Common B-cell depleting therapies, such as rituximab and Ocrevus (ocrelizumab), may result in shorter duration B-cell depleting effects in African American patients with multiple sclerosis (MS) or neuromyelitis optica spectrum disorder (NMOSD) than in white patients, a study suggests.
“While previous research has shown that this type of [into-the-vein] therapy is effective for people with those diseases, we also know that Black people tend to have more severe courses of MS,” llya Kister, MD, said in a press release. Kister, of the NYU Grossman School of Medicine in New York, is the study’s senior author and a fellow of the American Academy of Neurology.
“Our findings raise the question of whether the same therapy dose may be equally effective for all people, and that could have implications for the way Black people with autoimmune diseases like MS and neuromyelitis optica spectrum disorder are treated in the future,” Kister said.
The results were presented by Lucia Saidenberg, MD, the study’s first author, through an oral presentation at the Emerging Science Session of the 2021 virtual American Academy of Neurology Annual Meeting, running April 17–22.
MS and NMOSD are two autoimmune diseases characterized by abnormal immune attacks against proteins of the nervous system, leading to neurodegeneration. One of the known players in these abnormal responses are immune B-cells, and are therefore considered good therapeutic targets.
B-cell targeting therapies, such as rituximab and Ocrevus, are “highly effective treatments,” for these conditions and “are known to cause a near complete depletion of B-cells in the blood soon after infusion,” Saidenberg said.
Of note, rituximab is used off-label in both patient populations, while Ocrevus is approved for the treatment of progressive and relapsing MS. Both therapies comprise antibodies that target the CD20 receptor found at the surface of B-cells and are administered directly into the bloodstream.
However, B-cell return after this type of treatment has not been well-studied in these patients, “particularly in African-American patients who are underrepresented in clinical trials for these drugs and tend to have more severe disease and faster disease progression compared to white patients with MS,” Sainderberg said.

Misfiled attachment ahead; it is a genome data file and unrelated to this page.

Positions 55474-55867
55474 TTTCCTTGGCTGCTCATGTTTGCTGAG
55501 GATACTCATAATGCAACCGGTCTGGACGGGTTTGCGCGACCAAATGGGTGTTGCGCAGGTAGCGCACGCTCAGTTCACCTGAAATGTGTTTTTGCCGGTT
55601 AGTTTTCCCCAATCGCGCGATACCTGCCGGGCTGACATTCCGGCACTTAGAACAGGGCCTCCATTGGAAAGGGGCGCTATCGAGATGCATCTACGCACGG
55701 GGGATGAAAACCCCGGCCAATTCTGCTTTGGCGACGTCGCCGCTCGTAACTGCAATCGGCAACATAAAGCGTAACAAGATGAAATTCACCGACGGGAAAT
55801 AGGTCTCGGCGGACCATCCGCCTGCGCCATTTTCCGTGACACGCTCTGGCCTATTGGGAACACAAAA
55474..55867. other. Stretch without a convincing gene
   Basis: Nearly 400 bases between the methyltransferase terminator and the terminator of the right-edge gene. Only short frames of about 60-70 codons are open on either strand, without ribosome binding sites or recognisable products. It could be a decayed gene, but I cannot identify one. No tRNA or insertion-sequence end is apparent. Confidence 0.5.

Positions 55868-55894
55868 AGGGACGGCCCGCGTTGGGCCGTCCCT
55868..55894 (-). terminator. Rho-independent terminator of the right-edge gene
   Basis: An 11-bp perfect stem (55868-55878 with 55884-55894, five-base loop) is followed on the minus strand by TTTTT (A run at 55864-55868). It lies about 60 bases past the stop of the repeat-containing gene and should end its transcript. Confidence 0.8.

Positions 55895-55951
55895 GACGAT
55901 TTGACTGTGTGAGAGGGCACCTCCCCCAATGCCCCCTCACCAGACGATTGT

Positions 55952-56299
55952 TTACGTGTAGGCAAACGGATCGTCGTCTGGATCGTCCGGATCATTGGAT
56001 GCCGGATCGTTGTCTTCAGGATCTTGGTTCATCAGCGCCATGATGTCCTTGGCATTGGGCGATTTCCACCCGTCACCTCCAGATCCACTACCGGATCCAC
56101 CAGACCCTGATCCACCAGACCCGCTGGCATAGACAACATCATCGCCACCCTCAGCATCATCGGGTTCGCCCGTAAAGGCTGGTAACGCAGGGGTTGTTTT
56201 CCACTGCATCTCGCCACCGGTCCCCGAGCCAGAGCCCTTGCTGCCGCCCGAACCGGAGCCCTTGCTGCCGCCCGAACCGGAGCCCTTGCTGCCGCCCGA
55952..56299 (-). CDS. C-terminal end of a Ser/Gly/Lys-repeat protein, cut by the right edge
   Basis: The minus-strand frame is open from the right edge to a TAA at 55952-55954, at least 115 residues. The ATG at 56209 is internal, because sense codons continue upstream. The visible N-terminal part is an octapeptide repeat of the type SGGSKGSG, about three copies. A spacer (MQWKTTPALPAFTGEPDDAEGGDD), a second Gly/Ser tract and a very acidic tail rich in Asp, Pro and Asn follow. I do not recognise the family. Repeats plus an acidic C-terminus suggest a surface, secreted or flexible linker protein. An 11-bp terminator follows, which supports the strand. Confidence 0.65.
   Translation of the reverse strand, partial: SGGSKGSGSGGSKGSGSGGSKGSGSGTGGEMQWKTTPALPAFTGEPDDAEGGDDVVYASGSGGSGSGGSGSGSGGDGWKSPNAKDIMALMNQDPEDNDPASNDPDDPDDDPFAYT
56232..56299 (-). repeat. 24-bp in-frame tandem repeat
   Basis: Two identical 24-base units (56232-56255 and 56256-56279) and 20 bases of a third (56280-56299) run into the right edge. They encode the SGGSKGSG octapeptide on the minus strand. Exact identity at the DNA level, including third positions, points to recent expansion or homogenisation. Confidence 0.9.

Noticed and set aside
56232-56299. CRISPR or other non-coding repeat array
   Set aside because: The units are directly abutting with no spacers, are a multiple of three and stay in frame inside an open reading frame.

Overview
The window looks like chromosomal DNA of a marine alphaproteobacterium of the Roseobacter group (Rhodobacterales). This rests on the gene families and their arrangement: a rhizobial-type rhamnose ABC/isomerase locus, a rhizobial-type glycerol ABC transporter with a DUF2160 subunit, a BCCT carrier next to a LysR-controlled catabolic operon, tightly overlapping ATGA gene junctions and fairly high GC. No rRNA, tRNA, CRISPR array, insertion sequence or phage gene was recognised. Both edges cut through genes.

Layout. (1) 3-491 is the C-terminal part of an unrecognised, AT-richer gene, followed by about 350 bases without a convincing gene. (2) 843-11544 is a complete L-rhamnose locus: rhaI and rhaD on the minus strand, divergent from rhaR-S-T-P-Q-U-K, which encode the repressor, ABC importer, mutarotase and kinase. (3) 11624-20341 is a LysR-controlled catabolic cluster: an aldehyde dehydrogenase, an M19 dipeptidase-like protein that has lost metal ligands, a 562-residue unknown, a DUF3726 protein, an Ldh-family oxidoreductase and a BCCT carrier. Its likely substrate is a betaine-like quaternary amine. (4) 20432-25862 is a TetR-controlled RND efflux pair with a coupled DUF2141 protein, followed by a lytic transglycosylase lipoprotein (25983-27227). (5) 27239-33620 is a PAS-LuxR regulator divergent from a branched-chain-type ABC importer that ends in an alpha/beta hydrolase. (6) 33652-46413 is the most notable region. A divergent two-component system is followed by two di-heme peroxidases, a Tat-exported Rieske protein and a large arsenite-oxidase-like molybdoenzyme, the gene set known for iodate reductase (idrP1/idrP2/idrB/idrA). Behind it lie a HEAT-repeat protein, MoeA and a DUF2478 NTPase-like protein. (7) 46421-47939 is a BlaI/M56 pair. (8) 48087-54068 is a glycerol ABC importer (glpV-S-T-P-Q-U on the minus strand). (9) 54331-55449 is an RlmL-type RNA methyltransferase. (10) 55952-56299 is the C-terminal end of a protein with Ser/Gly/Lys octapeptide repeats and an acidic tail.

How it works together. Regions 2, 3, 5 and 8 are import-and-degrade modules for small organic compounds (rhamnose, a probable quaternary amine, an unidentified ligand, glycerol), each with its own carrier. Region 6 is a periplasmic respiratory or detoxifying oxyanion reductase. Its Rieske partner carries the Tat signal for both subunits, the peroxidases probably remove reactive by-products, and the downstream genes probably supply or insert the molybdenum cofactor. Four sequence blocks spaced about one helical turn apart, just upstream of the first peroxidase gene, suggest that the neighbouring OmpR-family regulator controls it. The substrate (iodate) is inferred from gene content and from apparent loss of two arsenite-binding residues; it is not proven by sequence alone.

As such, Kister and his team set out to assess how quickly B-cells came back in Black versus white patients after treatment with rituximab or Ocrevus.
They retrospectively analyzed the demographic, clinical, and lab data from 168 adults, 134 with MS and 32 with NMOSD, who had their B-cell numbers and subsets measured after at least one infusion of either of these therapies at the NYU MS Care Center.
Most (71%) patients were female; they had a mean age of 43.6 years. A total of 61 patients identified as African American and 60 as white. Most (68%) patients had been treated with rituximab, while one-third was given Ocrevus.
B-cell assessments were conducted at a mean interval of 6.6 months after treatment and up to more than 10 months.
Results showed that 50 (29.8%) patients had detectable B-cell repopulation after a median of 6.8 months following B-cell targeting therapy.
Specifically, none of the 40 patients with B-cell measurements within four months after treatment had detectable B-cells, while 18 (23%) of the 79 with available data between four and six months and 25 (61%) of the 41 with a six- to 12 month-assessment showed B-cell return.
This percentage increased progressively over time, with 90% of patients with B-cell measurement at more than 10 months after treatment showing detectable B-cells.
Notably, similar proportions of African American and white patients (20.8% vs. 17.9%) had B-cell return from four to six months following treatment.
However, at six to 12 months after treatment, “a significantly higher percentage of African American patients had B-cell repopulation, compared to White patients, 76% versus 33%,” Sainderberg said.
Moreover, the team found that most of the detected B-cells likely emerged from the bone marrow — where they are naturally produced — and that there were no differences in their subset ratios between African American and white patients showing B-cell return.
“We found that African-American patients with MS or [NMOSD] have faster B-cell repopulation following [anti-CD20 targeting therapies] compared to White patients, particularly at six to twelve months following infusion,” Sainderberg said.
“However, they had similar relative composition of B cell subsets in their repopulated samples,” she added.
“This may be clinically relevant for the timing of lab draws and [anti-CD20 therapy] dosing in African-American patients with MS or [NMOSD],” Sainderberg concluded.
One of the study’s limitations was that researchers retrospectively analyzed available B-cell assessments at different time points after treatment infusion, rather than prospectively conducting these measurements at the same specified times in all patients.
More research is needed to determine the clinical impact of this finding and whether faster return of B-cells in Black people means they are more likely to have poor treatment responses and more disease activity, the researchers noted.
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